|Name of Law||beverage container recycling program|
|Date Implemented||December 1, 1997|
|Beverages covered||All beverages|
|Containers covered||All sealed containers|
|Amount of deposit|| Up to 1 litre: 10¢
Over 1 litre: 25¢
|Handling Fees||Fees range from 1.67 to 12 cents as specified in the administrative bylaws.|
|Reclamation System|| 212 permitted province-wide depots.
Beer containers are collected through licencees, liquor stores and beer stores.
|Unredeemed Deposits||Retained by distributor/bottler|
|Program success||2009 return rates:2
Aluminum (soft drink) – 86.5%
Aluminum (beer) – 90.5%
Bi-Metal – 74.1%
poly Coat – 56.4%
Glass (non-refillable beer) – 94.6%
Glass (refillable beer) – 97.1%
Glass – 90.5%
plastic – 74.4%
Overall - 82%
Alberta’s deposit-return system is operated by a consortium of 2127 independent, owner-operated depots and overseen by the Alberta Beverage Container Management Board (ABCMB). The Board oversees the activities of Alberta bottle depots, beverage manufacturers and the two collection system agents for beverage manufacturers, the Alberta Beverage Container Recycling Corporation (ABCRC) and the Alberta Beer Container Corporation (ABCC).
The Alberta Government does not supply any funding for the operation of the beverage container recycling system. Depot operators and beverage manufacturers fund the administrative costs of the BCMB through a levy based on the returns of beverage containers.
The Beverage Container Recycling Regulation,5 sections 8 through 16 govern the setting of deposit fees, the refund structure, etc.
In this system a consumer is entitled to a cash refund of the full deposit paid on each container, as prescribed in the regulations. The manufacturer is required to pick up the containers from the depots and to reimburse the amount of the deposit paid to the consumer. The manufacturer also pays a handling charge for each container received by the depot operator.
The depot operators receive and sort containers at their premises. Wine and spirits containers are sorted by color. Refillables are sorted by type and manufacturer. Non-refillable soft drink containers are sorted by material type (aluminum, glass, plastic, composite, etc.) and color where applicable. The manufacturers are required to pick up their containers from every depot in the province and do so through a company they have created - the Alberta Beverage Container Recovery Corporation (ABCRC).
Depots collect all beverage containers except those for beer that is produced in the province. All imported beer containers, however, go into the depot system. Also, Big Rock, a small domestic brewer, has its containers picked up by the depot system. Beyond the depots, the system is operated on a daily basis by the ABCRC a common collection and processing agent formed by a consortium of soft drink and grocery businesses. ABCRC is responsible for collecting deposits from producers, paying refunds and handling fees, and collecting, processing and marketing scrap materials. Unredeemed deposits and scrap revenues accrue to ABCRC for management of the system.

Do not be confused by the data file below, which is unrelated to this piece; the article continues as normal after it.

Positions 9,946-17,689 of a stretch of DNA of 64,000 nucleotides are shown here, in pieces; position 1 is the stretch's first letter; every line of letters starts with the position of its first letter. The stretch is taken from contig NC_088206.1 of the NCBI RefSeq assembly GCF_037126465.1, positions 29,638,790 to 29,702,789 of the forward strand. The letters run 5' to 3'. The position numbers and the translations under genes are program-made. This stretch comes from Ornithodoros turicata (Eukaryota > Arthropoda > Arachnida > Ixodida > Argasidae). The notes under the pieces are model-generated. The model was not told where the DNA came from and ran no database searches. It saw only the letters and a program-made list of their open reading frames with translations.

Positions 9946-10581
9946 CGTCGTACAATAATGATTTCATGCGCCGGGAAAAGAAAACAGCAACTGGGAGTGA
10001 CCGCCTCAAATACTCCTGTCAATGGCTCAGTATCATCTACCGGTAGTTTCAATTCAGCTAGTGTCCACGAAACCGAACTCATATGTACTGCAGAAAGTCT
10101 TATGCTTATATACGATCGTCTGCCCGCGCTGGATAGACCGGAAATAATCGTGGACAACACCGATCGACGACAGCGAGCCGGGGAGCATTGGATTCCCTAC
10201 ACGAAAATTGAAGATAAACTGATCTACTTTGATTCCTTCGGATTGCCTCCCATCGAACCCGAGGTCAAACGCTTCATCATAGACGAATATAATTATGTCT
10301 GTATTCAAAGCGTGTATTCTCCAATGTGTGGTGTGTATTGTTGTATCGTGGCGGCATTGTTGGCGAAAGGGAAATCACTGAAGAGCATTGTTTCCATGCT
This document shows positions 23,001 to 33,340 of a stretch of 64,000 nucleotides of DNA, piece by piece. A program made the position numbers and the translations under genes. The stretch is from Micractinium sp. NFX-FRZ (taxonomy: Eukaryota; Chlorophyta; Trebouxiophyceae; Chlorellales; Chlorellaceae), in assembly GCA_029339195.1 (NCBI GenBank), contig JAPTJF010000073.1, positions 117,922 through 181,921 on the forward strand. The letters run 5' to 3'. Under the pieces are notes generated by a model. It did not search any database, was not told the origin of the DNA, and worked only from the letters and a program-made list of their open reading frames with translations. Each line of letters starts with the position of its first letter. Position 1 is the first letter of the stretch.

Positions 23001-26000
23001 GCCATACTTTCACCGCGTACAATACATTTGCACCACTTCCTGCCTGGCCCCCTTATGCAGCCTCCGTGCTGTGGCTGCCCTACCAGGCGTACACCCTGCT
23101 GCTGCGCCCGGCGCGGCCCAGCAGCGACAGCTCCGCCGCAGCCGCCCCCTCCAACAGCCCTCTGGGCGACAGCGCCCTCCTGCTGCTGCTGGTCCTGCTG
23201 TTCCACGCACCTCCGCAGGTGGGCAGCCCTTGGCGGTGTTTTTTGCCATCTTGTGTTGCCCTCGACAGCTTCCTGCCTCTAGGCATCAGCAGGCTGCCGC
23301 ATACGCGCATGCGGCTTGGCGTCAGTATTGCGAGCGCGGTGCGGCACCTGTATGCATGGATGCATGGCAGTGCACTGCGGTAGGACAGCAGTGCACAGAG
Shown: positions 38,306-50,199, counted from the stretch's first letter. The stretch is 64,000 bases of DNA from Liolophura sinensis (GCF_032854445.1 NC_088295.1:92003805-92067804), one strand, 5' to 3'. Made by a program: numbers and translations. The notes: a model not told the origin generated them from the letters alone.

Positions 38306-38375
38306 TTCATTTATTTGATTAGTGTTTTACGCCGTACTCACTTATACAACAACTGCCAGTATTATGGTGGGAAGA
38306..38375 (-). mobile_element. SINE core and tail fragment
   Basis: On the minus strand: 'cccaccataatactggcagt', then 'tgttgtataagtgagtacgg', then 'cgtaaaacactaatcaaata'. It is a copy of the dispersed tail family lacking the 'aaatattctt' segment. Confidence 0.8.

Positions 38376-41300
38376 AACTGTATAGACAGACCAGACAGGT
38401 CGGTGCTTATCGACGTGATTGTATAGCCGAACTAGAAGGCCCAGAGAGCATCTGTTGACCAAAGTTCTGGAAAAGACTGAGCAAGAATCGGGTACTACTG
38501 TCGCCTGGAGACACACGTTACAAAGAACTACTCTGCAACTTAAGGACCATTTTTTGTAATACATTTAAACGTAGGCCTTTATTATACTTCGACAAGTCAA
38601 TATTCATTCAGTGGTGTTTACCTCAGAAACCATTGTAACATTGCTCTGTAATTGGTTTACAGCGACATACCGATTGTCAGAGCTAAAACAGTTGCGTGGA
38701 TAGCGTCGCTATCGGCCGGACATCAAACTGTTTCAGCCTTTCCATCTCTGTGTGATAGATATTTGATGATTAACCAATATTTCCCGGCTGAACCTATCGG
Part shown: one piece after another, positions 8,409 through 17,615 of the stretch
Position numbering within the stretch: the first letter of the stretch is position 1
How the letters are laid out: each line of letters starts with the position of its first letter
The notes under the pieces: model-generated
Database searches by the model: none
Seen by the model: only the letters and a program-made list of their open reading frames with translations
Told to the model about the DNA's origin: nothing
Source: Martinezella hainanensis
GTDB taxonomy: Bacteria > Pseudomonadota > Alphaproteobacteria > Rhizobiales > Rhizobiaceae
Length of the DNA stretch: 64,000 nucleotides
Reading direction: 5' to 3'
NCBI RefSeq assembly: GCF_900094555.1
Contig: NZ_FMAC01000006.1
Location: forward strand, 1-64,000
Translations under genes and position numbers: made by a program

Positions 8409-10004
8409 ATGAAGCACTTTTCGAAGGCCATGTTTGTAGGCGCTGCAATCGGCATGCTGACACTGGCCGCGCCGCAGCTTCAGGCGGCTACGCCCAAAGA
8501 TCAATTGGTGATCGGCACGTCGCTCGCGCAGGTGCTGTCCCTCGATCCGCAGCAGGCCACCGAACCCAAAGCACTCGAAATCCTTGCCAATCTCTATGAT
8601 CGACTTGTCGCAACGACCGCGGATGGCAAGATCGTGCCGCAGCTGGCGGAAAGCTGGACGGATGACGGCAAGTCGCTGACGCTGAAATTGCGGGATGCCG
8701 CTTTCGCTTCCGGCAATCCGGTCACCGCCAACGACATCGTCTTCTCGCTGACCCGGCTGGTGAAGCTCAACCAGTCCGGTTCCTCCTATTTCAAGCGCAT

The success of the system is reflected by the continual annual increase in the number of containers returned for recycling or reuse. In 2007 the number of containers recovered by the system increased by 3.7% to more than 1.57 billion meaning that each and every Albertan returned more than 457 empty containers. Overall, almost eight out of every ten containers sold in Alberta were returned for either reuse or recycled into other valuable products with almost $119 million dollars in deposits returned to consumers. With 85% of Albertans reporting that they participate and support the system, beverage container recycling continues to be strong in the province.6
See Benchmarking Evaluation of Alberta’s Stewardship
Program for Recycling Empty Beverage Containers [pdf] for an analysis of the Alberta deposit system
1. Beverage Container Recycling Regulation, Alta. Reg. 101/1997, ss. 3(2).
3. Beverage Container Recycling Regulation, Alta. Reg. 101/1997, para. 10(1)(b).
4. Alta. Reg. 101/1997
5. Alta. Reg. 101/1997
6. BCMB 2007 Annual Report
7. BCMB 2007 Annual Report, p. 17